The United States Army has a long history of going back and forth between large and small caliber handguns. The first self-contained cartridge firearm in general issue to the U.S. Army was the Colt Model 1873 Single Action Army Revolver, which fired the substantial .45 Long Colt round. In the early 1890s, the U.S. Army followed the lead of European armies favoring smaller caliber pistol rounds and developed several revolvers that fired the .38 caliber round. Combat experience in Cuba and the Philippines proved that the smaller .38 caliber rounds did not have the combat effectiveness of larger rounds so the Ordnance Department conducted numerous tests. The results of the tests were conclusive: a larger caliber pistol round firing a round nose bullet had much more knock down power than a smaller caliber round.

As a result, Colt and John Browning redesigned the Model 1902 Pistol in .45 caliber and it entered production in 1905 as the “Military Model, 45 Automatic Pistol,” which also became known as the “Model 1905” Pistol. Initially, Colt manufactured the Model 1905 for commercial sales and they did so for two reasons. First, there was a commercial demand for a larger caliber handgun given the unsatisfactory performance of the .38 caliber revolvers then predominating on the commercial market. Second, Colt wanted to be ready to quickly satisfy any government orders should the U.S. Ordnance Department select the Model 1905 for tests. Commercial manufacturing began in the fall of 1905 at serial number 1 with only 39 pistols manufactured. Colt production of the Model 1905 in 1906 began at serial number 40 and ran through 1499. 1907 production began at serial number 1500 and ran through 2599. 1908 production began at serial number 2600 and ran to 3499. 1909 production began at serial number 3500 and ran to 4199. 1910 production began at serial number 4200 and ran to 4999. And 1911, the final year of Model 1905 production, began at serial number 5000 and ending at serial number 6100. In 1909, when this particular pistol was manufactured, Colt only produced 700 pistols and this pistol, serial number 4161, was one of the last produced that year.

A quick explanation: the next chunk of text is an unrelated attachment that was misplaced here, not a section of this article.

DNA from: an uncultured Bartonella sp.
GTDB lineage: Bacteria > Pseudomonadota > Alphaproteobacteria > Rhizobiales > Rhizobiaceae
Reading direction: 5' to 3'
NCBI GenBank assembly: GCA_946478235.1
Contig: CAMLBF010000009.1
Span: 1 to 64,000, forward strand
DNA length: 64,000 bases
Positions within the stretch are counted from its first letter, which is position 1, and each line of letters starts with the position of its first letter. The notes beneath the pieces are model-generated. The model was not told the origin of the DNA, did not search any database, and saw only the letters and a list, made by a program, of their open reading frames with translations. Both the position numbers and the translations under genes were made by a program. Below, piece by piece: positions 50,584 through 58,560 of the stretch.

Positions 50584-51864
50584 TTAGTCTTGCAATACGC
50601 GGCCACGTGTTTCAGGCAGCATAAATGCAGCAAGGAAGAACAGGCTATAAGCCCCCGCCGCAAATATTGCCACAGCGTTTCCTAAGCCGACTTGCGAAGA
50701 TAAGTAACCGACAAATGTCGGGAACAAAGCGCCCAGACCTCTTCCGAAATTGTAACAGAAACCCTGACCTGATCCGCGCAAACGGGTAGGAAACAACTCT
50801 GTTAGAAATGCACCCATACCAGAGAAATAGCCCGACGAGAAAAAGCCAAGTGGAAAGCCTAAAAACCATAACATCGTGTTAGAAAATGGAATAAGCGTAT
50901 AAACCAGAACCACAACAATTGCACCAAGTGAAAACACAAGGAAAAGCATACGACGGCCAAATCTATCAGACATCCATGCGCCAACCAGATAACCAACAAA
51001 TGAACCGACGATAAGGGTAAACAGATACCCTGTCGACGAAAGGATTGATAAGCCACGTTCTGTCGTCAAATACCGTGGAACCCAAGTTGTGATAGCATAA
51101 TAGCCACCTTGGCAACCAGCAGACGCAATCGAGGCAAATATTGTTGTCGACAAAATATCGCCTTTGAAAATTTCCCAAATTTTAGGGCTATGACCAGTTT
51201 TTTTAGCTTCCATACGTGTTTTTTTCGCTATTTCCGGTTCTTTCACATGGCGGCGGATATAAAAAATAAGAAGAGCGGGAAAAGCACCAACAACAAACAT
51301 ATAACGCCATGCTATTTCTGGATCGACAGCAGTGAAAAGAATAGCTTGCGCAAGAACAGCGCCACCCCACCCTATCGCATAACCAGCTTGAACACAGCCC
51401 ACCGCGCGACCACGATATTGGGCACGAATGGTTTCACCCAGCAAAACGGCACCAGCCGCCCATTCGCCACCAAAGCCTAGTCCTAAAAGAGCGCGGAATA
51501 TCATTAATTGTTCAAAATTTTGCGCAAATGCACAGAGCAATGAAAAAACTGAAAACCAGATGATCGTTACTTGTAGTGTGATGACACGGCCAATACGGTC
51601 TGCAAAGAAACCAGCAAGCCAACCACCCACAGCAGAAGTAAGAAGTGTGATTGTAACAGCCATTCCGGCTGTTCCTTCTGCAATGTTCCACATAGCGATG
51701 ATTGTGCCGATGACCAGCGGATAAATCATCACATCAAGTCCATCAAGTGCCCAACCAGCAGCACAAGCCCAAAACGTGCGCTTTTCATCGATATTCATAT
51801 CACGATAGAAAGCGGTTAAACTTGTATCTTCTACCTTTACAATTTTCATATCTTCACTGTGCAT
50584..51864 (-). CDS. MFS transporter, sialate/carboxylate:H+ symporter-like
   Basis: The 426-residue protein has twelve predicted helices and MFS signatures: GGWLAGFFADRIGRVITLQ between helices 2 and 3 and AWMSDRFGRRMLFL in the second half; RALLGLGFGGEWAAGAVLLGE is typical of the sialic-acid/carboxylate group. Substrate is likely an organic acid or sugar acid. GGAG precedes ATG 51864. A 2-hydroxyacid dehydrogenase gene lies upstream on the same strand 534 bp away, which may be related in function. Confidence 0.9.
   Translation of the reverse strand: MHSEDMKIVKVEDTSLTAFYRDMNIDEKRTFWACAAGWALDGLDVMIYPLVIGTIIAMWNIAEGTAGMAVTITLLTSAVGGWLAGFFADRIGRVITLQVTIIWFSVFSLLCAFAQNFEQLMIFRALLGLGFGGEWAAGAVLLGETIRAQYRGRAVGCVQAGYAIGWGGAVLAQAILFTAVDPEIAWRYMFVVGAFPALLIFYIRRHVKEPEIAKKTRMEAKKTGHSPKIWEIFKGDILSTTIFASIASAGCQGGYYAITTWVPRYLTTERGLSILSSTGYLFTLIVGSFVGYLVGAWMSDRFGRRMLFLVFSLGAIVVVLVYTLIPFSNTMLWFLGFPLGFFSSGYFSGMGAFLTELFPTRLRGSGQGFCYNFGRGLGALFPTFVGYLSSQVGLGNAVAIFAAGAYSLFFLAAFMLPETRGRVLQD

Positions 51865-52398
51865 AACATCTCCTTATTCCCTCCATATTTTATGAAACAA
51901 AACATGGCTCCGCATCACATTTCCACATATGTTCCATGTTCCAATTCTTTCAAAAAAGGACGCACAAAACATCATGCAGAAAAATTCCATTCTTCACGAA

The Army began tests with the Model 1905 in 1907 and those pistols manufactured for the trials were separately serial numbered from 1 to 200.

As designed, the Colt Model 1905 fired a .45 caliber rimless round using smokeless powder with a muzzle velocity of 900 feet per second. The pistol used a 7-round magazine and had a 5” barrel. The initial weight of the Model 1905 was 32 ½ ounces, which was increased by one ounce to 33 ½ ounces at about serial number 3600 due to changes in machining methods.

The Colt Model 1905 was deemed a success during U.S. Army field trials and, with some modifications, it served as the basis of the new Colt Model 1911 Pistol, which was officially adopted in 1911.